Perhaps because the visual world is so intense for many autistic individuals, there are a number of excellent autistic artists. I recently blogged about artist Ping Lian Yeak, a young autistic man who displays his artwork in shows around the world. Chris Murray, the subject of the documentary Dad’s In Heaven with Nixon is another successful autistic artist. Murray, who lives independently and has worked in several jobs for a number of years, could easily support himself through his art, but has chosen to keep it as a side project.
I recently purchased Murray’s poster “Red Brick” for my office. While every artist is different, I think this work really highlights some of the strengths of autism. While the work is a cohesive whole, the details are more compelling than is often the case in more neurotypical work. Murray painstakingly represents each window, brick and taxicab. But the details don’t overwhelm, because the rhythm of the piece is so apparent. The detail I enjoy the most is that the artist isn’t constrained by taking just one point of view. Each aspect is represented from its most interesting viewpoint. The building is seen head on, the taxis driving away have a regular top down spacing, and those passing in front of the building are seen from the side. Somehow, although this is different than what we’re used to seeing in a representational painting, it works, maybe because it captures the details much the way we would notice them individually. The tension between whimsy and structure makes this a much more sophistocated work than it might appear to be at first.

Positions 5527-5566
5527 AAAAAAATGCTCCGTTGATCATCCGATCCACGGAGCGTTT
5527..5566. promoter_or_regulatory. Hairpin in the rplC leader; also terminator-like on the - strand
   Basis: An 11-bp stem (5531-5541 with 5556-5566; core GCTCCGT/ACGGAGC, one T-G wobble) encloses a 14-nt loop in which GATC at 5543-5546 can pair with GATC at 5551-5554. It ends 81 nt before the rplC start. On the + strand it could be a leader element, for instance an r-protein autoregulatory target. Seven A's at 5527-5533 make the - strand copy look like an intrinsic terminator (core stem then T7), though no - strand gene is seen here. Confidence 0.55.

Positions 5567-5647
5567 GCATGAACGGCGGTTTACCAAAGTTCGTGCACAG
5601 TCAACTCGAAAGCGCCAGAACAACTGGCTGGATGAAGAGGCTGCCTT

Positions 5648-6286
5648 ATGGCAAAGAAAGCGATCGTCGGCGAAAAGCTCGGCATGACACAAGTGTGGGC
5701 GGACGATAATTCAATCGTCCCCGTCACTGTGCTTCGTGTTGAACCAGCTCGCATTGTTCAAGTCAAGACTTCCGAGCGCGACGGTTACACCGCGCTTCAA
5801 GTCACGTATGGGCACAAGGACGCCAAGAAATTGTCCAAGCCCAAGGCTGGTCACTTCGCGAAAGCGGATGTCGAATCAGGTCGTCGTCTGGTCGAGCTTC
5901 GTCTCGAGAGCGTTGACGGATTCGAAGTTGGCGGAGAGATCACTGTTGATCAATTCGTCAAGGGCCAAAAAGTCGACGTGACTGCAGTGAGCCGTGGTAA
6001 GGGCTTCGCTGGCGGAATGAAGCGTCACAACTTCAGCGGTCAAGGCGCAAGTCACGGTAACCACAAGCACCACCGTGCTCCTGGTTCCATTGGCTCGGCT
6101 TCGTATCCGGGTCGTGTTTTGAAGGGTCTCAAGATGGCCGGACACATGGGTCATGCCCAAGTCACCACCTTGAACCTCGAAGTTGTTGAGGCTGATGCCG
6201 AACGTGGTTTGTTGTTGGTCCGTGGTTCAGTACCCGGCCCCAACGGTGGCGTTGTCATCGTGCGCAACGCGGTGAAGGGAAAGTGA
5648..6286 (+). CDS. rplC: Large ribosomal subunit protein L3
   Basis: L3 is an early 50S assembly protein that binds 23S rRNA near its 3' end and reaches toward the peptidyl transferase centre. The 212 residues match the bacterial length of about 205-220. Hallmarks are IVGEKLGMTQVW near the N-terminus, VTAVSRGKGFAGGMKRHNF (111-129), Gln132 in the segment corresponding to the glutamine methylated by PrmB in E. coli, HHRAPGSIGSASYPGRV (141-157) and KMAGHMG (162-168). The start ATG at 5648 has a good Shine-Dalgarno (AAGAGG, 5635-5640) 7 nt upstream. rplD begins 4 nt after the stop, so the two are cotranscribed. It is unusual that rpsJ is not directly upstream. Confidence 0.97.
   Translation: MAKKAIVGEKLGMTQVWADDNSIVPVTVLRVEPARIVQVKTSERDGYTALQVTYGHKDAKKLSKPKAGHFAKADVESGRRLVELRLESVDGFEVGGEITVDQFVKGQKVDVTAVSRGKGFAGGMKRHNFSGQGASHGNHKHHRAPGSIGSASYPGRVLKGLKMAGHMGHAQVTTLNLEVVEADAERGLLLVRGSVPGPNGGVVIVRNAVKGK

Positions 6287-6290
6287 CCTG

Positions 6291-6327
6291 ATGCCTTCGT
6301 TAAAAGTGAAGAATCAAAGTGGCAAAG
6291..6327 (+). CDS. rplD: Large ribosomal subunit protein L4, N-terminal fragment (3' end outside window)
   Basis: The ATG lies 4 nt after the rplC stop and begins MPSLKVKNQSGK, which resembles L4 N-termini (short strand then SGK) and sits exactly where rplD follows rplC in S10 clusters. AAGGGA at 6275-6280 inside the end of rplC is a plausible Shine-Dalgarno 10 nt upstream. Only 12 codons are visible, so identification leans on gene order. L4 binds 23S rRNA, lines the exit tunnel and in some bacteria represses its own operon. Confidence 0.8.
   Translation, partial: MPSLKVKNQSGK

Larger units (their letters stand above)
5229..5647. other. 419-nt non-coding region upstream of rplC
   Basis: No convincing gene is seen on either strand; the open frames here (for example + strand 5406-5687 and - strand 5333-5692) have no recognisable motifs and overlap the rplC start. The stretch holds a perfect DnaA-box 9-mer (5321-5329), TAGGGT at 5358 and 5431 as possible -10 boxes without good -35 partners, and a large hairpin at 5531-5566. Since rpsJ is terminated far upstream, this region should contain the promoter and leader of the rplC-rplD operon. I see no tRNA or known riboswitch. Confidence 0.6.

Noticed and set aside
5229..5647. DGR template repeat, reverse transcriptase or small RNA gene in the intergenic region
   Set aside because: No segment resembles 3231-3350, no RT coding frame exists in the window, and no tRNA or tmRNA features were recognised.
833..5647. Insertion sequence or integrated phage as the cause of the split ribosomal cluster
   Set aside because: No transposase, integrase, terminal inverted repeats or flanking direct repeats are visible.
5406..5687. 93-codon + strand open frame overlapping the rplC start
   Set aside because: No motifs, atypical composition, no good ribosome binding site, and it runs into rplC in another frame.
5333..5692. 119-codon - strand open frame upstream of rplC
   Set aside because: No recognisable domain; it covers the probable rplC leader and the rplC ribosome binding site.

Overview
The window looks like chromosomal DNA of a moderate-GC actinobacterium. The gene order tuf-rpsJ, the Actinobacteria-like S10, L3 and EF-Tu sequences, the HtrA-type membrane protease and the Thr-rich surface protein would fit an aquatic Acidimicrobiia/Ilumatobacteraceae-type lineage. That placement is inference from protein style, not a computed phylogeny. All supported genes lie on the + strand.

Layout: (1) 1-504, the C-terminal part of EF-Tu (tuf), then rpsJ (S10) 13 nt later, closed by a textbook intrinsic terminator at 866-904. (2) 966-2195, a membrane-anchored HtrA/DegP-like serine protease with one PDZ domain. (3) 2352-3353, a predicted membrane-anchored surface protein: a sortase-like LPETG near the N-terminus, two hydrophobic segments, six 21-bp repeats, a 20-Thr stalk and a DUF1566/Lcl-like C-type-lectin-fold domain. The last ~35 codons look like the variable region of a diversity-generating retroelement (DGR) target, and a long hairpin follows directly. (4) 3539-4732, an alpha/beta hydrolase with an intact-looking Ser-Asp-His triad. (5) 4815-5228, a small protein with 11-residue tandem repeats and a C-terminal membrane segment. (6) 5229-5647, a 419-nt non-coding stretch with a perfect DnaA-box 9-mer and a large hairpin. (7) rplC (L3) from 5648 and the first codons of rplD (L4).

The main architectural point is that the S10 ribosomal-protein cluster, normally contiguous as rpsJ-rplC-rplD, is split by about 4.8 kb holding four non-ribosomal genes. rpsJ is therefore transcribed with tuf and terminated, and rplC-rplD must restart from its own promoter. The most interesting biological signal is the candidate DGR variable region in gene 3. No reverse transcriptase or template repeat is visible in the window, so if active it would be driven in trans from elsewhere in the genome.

You can learn about the excellent documentary, and see some examples of Chris Murray’s work on the Dad's In Heaven with Nixon Movie website.